Meeting Photo Challenges
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Light & Exposure
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Choosing & Using Lenses
Digital Photography Equipment
Wide Open! Large-aperture magic
You should always shoot with your eyes wide open (at least, the one looking
through the viewfinder). But often it pays to shoot with your lens wide open,
Another benefit of shooting wide open is very limited depth of field. If you’re
shooting a portrait, and the background is distracting, and you can’t
move the subject or camera, just open the lens to its widest aperture, and the
background distractions will magically blur into insignificance. This effect
is greatest when you use a longer focal length and shoot at a close focusing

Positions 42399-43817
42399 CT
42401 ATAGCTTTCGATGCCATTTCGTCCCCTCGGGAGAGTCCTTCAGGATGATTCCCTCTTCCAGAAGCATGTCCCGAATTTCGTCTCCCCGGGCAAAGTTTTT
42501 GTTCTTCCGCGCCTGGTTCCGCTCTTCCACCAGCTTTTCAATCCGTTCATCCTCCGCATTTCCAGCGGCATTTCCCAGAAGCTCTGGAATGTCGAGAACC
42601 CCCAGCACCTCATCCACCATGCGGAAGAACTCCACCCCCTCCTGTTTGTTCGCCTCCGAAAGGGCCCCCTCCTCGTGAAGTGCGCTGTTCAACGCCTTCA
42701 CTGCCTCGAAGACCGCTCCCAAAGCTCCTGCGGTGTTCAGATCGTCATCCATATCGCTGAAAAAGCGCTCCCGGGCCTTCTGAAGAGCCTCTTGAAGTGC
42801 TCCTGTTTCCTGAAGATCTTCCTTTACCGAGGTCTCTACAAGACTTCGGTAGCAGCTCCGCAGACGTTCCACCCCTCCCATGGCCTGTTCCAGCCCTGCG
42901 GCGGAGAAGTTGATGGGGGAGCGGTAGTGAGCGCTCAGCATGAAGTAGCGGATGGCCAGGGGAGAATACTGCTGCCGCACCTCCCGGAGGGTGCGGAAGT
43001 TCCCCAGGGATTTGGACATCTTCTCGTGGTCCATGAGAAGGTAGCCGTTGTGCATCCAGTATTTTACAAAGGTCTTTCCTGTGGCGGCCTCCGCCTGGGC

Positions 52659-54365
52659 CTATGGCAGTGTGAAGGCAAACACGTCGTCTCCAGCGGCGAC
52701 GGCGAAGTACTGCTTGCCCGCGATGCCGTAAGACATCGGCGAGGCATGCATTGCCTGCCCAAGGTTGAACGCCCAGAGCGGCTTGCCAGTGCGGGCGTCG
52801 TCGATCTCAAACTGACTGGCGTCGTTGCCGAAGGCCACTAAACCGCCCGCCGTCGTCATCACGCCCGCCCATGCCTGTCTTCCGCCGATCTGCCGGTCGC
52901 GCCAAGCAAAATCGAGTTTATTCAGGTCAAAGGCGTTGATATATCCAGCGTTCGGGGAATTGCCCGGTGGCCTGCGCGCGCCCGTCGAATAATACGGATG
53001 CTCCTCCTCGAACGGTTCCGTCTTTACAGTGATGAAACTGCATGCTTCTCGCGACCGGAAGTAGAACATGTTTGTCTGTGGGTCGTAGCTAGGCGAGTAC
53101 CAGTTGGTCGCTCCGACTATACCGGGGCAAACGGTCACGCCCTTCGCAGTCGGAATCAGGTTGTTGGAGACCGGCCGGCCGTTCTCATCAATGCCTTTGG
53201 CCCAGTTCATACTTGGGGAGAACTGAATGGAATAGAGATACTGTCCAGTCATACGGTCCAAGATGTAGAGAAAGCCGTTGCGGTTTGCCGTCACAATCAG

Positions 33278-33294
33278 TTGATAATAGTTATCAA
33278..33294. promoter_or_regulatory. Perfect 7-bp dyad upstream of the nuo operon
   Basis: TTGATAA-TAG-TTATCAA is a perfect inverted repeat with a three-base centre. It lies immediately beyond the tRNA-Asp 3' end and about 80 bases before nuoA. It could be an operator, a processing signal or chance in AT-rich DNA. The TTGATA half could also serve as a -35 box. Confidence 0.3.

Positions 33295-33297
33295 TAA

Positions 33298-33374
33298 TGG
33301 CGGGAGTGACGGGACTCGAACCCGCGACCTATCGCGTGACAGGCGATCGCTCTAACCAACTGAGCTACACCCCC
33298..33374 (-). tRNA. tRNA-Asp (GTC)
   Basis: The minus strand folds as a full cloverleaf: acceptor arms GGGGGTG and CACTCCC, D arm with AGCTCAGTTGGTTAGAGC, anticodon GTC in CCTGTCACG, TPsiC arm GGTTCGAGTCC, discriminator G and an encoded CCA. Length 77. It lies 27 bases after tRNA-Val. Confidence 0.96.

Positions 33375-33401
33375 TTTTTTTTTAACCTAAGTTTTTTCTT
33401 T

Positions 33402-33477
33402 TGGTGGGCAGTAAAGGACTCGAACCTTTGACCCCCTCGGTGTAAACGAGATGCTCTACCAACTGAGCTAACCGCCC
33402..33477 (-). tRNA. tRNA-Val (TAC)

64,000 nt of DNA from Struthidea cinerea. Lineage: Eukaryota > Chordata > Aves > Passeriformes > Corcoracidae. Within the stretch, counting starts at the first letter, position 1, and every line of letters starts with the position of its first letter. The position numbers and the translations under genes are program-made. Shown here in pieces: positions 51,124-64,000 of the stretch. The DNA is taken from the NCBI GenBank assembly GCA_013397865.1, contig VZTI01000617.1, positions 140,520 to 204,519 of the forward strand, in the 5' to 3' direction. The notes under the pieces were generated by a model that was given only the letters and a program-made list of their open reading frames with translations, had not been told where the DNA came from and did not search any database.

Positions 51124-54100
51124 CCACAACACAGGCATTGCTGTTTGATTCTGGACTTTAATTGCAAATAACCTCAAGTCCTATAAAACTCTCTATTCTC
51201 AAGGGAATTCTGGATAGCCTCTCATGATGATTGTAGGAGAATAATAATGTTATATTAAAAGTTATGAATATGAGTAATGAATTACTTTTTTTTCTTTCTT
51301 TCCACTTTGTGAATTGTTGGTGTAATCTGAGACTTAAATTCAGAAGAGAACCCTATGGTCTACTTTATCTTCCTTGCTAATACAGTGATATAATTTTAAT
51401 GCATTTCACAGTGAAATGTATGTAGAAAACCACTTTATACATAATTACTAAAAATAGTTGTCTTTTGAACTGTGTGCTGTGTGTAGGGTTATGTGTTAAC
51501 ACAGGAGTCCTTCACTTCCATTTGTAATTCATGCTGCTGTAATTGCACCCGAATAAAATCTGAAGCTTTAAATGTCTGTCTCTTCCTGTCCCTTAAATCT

distance—shoot a head shot from 4 feet away with a 100mm lens wide-open
at f/2.8, and background distractions will vanish.
You can also spice up a flower close-up by including a foreground element and blurring it via selective focus. Just be sure the out-of-focus element enhances the image and doesn’t distract from the main subject.
Of course, there are drawbacks to shooting wide open. Limited depth of field can be a good thing, as just explained. But it can also be a bad thing, if you need great depth of field for a shot (in that case, use a faster film or set a higher ISO on a digital camera, and stop the lens down). And various lens aberrations are more evident when the lens is wide open, resulting in reduced image quality. But all in all, today’s name-brand lenses perform very well wide open, and the benefits far outweigh the drawbacks. Give it a try!
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